That's the point of "double" insulation, surely? No single insulation failure can cause the case to become live. Otherwise one's premises would have to be festooned with earth wiring. Metal pipework is a special case because of its historical use as a common earthing point as well as typically being close to water....
You'd think with all that metalwork, there'd be an earth simply for "metal parts" protection, e.g. the chassis becoming live because of something external to it, i.e. bonding?
Indeed. Example from our kitchen: the dishwasher with a live back panel and the TV with a live aerial after suspected rodent rewiring of the ring into several disconnected pieces, different for each conductor :-(((There is a potential (excuse the pun) problem with earthing the case. If the shared earth wiring, or the neutral/earth in a pme system, becomes faulty then all the earthed equipment can become live. ...
sorry, no I was talking about the possibility of a large piece of metal becoming live from something else, not from within the Humax itself.That's the point of "double" insulation, surely? No single insulation failure can cause the case to become live. Otherwise one's premises would have to be festooned with earth wiring. Metal pipework is a special case because of its historical use as a common earthing point as well as typically being close to water.
Yes, bonding is (was anyway, the regs change periodically) required for exposed metal in high risk areas such as bathrooms and kitchens. This is partly because the presence of taps, etc, which are already bonded and a person with wet hands and maybe feet presents a particularly high chance of lethal shock.I think that protection against that is called bonding, rather than earthing, and that's why for example my steel trunking in the kitchen is "earthed". The point being that if it's accidentally made live by a fault in something else, e.g. the extractor fan it's close to, it's not a danger.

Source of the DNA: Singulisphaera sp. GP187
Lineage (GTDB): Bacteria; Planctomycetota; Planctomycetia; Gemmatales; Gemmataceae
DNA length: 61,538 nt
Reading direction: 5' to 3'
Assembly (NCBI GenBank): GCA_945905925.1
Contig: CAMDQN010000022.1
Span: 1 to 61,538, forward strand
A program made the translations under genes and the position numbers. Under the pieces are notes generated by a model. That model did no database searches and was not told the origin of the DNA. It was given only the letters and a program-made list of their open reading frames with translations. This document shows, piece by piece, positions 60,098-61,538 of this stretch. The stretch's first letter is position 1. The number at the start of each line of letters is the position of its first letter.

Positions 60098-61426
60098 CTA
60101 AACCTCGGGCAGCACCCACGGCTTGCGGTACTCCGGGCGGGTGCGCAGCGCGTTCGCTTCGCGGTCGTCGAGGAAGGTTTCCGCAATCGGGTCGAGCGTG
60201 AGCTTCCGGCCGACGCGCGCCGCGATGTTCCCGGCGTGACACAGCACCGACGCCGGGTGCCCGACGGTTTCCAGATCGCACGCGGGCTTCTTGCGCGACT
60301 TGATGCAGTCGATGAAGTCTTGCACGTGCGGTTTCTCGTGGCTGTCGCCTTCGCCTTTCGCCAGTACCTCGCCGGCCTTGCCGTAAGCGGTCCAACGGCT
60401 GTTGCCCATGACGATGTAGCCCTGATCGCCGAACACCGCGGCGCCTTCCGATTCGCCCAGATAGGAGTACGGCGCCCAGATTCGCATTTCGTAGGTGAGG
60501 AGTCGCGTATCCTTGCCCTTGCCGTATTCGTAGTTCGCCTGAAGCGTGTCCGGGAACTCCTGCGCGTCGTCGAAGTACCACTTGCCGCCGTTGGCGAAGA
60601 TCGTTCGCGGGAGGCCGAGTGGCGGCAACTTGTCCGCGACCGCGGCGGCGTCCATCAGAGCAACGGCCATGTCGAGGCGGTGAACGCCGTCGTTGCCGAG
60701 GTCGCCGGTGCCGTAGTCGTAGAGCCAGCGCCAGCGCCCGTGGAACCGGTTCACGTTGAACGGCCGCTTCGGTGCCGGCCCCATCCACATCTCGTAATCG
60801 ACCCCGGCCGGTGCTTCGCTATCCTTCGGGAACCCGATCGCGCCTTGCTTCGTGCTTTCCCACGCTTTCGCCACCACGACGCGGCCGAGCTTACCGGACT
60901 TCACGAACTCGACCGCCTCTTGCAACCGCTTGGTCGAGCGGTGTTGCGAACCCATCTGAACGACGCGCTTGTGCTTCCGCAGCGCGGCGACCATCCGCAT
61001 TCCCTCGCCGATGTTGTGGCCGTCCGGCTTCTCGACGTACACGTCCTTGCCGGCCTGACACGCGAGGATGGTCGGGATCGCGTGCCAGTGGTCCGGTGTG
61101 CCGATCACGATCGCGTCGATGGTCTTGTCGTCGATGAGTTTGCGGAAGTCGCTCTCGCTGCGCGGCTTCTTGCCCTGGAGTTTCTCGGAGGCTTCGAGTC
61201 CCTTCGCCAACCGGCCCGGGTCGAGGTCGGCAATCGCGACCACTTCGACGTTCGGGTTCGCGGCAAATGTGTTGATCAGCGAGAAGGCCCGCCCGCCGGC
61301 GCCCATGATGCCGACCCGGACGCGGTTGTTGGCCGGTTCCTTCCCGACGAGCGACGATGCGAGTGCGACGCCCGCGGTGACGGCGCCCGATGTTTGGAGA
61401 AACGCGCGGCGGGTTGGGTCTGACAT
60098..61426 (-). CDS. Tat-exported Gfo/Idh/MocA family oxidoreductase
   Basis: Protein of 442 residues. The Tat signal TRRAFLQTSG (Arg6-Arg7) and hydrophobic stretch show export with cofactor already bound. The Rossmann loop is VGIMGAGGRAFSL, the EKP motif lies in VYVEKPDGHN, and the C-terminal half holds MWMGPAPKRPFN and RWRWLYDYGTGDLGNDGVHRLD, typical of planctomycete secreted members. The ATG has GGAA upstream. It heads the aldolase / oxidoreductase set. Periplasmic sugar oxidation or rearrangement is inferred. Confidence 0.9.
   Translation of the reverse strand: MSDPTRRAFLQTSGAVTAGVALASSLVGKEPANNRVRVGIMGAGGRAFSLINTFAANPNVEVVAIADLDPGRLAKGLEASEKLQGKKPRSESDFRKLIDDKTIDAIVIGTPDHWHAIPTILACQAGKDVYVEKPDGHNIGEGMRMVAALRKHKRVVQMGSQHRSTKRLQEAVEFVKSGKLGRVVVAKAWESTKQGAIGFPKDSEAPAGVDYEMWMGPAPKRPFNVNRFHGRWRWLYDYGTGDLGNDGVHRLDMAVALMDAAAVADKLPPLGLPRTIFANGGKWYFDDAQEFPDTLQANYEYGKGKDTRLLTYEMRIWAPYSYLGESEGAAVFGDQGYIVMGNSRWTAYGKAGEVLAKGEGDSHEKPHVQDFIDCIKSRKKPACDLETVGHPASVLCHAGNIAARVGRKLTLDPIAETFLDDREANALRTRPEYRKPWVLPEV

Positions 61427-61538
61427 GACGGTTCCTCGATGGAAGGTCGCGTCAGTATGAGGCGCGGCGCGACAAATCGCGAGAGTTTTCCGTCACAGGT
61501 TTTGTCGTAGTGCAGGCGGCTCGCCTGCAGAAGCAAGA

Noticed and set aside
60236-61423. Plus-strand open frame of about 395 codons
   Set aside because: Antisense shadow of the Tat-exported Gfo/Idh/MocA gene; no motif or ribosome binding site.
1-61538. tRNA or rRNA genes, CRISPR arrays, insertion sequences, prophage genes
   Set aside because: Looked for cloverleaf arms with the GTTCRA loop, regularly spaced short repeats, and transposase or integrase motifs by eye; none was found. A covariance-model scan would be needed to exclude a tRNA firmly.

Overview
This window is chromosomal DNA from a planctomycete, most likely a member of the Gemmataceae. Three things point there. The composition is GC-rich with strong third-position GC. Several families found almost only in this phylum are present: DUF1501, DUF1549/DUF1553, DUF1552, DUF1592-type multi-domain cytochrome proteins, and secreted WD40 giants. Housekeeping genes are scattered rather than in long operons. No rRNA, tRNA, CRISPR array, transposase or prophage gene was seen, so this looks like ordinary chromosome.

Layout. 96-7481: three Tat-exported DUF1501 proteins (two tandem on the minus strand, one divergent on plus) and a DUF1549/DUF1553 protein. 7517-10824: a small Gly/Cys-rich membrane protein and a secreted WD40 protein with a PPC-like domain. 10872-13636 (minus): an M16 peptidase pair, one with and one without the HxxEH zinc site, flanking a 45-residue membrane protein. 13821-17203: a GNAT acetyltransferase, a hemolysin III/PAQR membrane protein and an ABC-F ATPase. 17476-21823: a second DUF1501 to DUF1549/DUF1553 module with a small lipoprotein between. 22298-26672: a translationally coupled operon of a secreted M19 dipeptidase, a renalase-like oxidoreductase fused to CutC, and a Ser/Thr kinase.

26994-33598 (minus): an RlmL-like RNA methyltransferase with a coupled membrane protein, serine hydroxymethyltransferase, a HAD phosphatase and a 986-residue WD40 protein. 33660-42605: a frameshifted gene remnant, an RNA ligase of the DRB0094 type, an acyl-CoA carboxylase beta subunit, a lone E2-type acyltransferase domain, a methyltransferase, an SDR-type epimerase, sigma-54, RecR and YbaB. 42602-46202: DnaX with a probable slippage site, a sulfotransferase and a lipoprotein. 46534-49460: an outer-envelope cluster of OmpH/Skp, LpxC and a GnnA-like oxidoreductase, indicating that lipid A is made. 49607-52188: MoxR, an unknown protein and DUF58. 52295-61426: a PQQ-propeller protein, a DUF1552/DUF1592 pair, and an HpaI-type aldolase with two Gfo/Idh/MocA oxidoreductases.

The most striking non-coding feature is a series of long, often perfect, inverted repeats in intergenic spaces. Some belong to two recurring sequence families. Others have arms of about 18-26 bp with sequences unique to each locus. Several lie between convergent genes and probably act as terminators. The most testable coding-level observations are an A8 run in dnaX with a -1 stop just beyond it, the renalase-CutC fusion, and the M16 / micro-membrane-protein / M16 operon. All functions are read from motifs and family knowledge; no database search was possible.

Yes, that's the broad principle of a switch-mode power supply (there is not always feedback to the HT [high-tension] side, when there is it isn't always isolated optically [can be isolated by other means], and [depending on intended application] the HT side might not be isolated at all).Typically, and I think in this case, the mains input is rectified to generate a higher frequency waveform that can be down-converted more efficiently, with optical feedback from the low voltage side controlling the mains voltage oscillator.
I am not familiar with transformer safety requirements. With regard to creep distances, it's a "pass" as long as a certain minimum separation exists between immobile conductors.The insulation has to be achieved by wide separation (even slots) in the PCB between the mains and low voltage sides and by design of the transformer.
Good point, I had forgotten that... but as a last resort.Nowadays a double insulation failure probably just throws the RCD